miRNAs are small non-coding RNA molecules approximately 22 nucleotides long that can negatively regulate gene expression at the post-transcriptional level [61]. In this scenario, synthetic target sequences complementary to specific miRNAs have been inserted in the UTRs of viral genes essential for replication. This approach promotes the degradation of the viral genome in healthy tissues, but not in cancer cells [62][63][64][65]. Its usefulness has been widely demonstrated and tissue specificity has been improved for many oncolytic viruses [66][64][67][68][69][70].

The results demonstrated that ICP27 protein level was higher in tumor cells than in healthy cells, indicating that this type of regulation could control HSV-1 by selectively killing NSCLC cells in vitro [71]. Generally, miRNA-21 was found to be upregulated in cancer cells [72]. An inverse miRNA control setup was created, in which miR-21 was used in cancer cells to induce, rather than repress, HSV replication. This study has shown that a viral gene under the control of miR-21 limited viral replication in healthy cells, where miR-21 was downregulated, and, at the same time, it induced a vigorous replication in cancer cells expressing miR-21 [73].

These results have prompted other studies that have combined miR-122 with miR-19, also specific for hepatocytes and downregulated in cancer cells. This modification effectively inhibited adenoviral infection in healthy pancreatic tissue and, on the contrary, it has improved the viral anti-tumor activity in pancreatic tumors [74]. The presence of viral proteins in normal tissues could create immunogenic reactions, as well as inflammation and cell death. However, other studies and clinical trials will need to be performed before the therapeutic potential of this innovative approach and its safety can be assessed in humans.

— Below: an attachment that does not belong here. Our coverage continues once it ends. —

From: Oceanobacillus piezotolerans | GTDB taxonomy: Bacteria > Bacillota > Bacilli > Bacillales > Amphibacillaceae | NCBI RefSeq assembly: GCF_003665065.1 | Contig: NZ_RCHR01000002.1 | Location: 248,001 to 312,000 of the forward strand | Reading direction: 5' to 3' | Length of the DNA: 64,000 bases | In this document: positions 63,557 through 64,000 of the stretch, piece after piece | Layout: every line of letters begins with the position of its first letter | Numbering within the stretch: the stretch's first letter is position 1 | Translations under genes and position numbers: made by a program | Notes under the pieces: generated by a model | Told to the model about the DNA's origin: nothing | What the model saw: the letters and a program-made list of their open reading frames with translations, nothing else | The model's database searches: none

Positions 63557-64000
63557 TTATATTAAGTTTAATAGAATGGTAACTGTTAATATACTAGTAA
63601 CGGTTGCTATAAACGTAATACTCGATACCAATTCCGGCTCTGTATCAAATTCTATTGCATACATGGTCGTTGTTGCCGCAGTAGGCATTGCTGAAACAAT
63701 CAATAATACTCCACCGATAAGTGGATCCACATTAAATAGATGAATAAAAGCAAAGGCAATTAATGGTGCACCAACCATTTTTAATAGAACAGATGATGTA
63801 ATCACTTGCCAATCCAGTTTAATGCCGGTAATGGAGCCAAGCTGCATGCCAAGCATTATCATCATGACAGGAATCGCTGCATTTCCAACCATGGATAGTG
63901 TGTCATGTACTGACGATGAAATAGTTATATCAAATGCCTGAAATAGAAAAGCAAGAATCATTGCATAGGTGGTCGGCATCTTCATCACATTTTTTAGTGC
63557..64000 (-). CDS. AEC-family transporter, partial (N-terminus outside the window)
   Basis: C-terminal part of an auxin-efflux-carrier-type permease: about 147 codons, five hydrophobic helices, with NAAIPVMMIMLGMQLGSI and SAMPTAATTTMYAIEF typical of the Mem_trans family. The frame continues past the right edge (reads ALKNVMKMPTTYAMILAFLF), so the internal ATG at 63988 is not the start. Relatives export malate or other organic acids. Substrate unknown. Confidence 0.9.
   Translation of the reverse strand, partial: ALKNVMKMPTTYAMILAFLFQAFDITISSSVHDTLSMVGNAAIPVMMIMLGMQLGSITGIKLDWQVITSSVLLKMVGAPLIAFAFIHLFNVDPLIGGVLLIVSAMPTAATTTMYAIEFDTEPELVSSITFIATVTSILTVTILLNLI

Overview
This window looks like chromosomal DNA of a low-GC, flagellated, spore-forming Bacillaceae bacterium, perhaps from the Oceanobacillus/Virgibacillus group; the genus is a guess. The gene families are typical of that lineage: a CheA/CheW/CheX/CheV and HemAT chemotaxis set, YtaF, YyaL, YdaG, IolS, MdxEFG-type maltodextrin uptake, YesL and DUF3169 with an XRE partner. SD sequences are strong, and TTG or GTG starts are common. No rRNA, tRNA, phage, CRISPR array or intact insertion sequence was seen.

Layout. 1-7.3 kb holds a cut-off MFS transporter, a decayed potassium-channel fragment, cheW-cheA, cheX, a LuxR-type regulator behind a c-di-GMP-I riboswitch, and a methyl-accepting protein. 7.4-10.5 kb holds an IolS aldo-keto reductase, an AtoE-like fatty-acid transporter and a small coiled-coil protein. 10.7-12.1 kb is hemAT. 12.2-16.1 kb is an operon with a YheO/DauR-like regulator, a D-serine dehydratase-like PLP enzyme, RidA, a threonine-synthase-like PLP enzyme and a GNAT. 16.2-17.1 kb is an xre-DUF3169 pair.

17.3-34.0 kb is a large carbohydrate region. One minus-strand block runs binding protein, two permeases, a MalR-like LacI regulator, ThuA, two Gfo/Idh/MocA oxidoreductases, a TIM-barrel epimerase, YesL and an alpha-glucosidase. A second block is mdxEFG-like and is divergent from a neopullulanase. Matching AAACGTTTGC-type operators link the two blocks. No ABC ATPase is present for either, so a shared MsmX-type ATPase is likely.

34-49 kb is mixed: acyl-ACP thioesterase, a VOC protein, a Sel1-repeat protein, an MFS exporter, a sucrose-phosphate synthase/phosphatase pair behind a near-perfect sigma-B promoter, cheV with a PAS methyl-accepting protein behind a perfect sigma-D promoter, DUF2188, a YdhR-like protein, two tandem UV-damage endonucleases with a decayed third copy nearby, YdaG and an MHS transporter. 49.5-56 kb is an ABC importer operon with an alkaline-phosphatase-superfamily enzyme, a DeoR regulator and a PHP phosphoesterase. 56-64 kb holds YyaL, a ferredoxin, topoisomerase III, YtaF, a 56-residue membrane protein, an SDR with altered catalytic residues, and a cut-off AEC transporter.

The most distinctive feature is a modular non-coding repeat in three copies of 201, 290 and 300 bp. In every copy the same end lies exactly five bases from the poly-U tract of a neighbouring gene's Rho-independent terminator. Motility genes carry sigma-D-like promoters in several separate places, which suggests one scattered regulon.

One of the first miRNA-regulated oncolytic viruses was the Coxsackievirus B3 (CVB3) characterized by the strong ability to lyse human cells of NSCLC [75][76]. The recombinant virus, called 53a-CVB, showed minimal levels of toxicity in healthy tissues and, furthermore, retained its full oncolytic activity in xenotransplant mice with human lung cancer [77]. [64] inserting target sequences complementary to miR-206 and miR-133a, specific to skeletal muscle tissue. On the contrary, the recombinant virus retained its replication ability in cancer cells, causing total regression of subcutaneous tumors, and did not replicate in healthy cells expressing complementary miRNAs, thereby reducing myotoxicity, and retaining the oncolytic potential [64].

It has shown oncolytic activity but its use can also cause side effects. In order to improve the safety profile and reduce toxicity, Ruiz et al. engineered the virus by inserting target sequences complementary to miR-124 (enriched in nerve tissue) in the 5′ UTR of the viral genome, and sequences complementary to miR-133 and miR-208 (enriched in heart tissue) were introduced in the 3′ UTR [66]. In vivo toxicity assays confirmed that miR-124, inserted within the 5′ UTR of the viral genome, suppressed viral replication in the central nervous system, while miR-133 and miR-208 inhibited viral replication in the heart tissue. This study has shown that the simultaneous use of multiple targets for miRNA reduces the saturation potential of a single miRNA.


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Subjects: Virology
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Update Date: 21 Jun 2021